The largest online museum initiative in the world right now has garnered not one, but two winning entries in its design competition. SANAA and Snøhetta have created equally notable proposals for Budapest’s New National gallery and Museum.
Each design has a strong concept as its base and there is a difference between the thought processes of the two, yet both are outstanding solutions in their own way.
Snøhetta recognizes and challenges the most basic problem with the beliefs that are held about the working of museums. The reason for the existence of museums must be to engage generations with the culture developed through history. Instead the focus is increasingly upon curating and preserving the artifacts, wherein the viewer is considered a threat to this endeavor. Thus they are failing to have an impact and a relationship with the common public.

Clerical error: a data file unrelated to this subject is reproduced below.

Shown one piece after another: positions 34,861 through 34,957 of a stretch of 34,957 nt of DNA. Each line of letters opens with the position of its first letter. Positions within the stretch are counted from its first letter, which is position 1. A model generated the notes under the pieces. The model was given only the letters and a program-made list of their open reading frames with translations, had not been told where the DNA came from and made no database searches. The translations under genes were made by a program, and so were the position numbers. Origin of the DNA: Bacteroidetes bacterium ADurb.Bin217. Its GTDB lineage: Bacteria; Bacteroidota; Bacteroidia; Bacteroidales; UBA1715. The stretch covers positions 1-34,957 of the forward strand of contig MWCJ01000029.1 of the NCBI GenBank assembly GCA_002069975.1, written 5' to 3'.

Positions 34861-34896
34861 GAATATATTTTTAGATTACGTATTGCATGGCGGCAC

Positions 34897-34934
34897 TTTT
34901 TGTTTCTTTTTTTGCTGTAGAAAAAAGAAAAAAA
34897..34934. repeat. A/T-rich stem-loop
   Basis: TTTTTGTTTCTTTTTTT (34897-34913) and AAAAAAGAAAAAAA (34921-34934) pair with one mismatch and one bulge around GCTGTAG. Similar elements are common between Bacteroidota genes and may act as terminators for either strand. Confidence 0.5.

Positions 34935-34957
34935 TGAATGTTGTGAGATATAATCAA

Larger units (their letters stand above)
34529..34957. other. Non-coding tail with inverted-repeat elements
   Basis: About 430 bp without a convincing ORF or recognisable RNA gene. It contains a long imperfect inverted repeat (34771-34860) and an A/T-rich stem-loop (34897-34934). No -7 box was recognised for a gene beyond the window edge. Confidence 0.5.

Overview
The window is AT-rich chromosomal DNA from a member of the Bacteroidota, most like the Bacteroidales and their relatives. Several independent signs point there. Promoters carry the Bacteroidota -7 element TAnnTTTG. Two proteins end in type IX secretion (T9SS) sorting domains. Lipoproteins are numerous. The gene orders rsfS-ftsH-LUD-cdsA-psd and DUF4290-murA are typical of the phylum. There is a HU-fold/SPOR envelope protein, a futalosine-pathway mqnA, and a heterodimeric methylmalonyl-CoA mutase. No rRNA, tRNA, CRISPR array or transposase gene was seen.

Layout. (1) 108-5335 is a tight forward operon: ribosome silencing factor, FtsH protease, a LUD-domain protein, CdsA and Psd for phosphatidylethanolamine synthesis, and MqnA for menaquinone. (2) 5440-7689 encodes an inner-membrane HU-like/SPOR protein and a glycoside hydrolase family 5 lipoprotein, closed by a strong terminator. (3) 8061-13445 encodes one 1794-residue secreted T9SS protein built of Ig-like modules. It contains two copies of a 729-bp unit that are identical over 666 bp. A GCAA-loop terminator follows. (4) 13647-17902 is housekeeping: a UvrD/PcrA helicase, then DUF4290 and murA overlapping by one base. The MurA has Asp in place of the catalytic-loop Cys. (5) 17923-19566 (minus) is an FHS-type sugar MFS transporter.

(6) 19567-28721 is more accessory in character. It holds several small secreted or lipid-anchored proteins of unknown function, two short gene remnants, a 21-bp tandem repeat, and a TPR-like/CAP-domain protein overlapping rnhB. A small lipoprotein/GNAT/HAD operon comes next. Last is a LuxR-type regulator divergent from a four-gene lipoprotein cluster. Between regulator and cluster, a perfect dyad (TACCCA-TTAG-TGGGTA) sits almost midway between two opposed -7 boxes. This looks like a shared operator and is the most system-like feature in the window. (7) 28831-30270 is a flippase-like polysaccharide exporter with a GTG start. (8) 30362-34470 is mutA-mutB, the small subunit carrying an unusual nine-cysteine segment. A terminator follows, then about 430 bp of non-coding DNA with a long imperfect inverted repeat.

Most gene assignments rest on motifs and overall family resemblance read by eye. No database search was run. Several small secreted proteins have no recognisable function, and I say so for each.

The design strives to transform the ‘passive’ nature of a museum into an ‘active’ one. Both the museums – the National Gallery and the Ludwig museum have been brought under one roof, while each maintains its own individual identity. The Project is located in the City Park, and by being accessible at all times and providing vistas of the entire city of Budapest, the roof acts as its extension. The area within the building where the two museums meet will be a large public space. The museums themselves are designed to provide an experience for the viewers as befits the art forms to be on display.
The focus for SANAA has been to actualize a continuously changing space like the City Park, such that it is perceived as a part of the Park itself and not an individual entity. The ground floor is open and the building is characterized with sloping terraces; the resultant building is inviting and approachable. The movement through the building is also part of this experience. One circulation route is of the galleries, and the second is a dance of social spaces and open terraces, enabling each person to create memories unique to them. The roofs are so designed as to enable light to penetrate through the center of the building. The building seeks to not be determined by a defined outline, but through the activities within.
The winning entry will now be determined “based on professional and financial considerations.”
By: Sahiba Gulati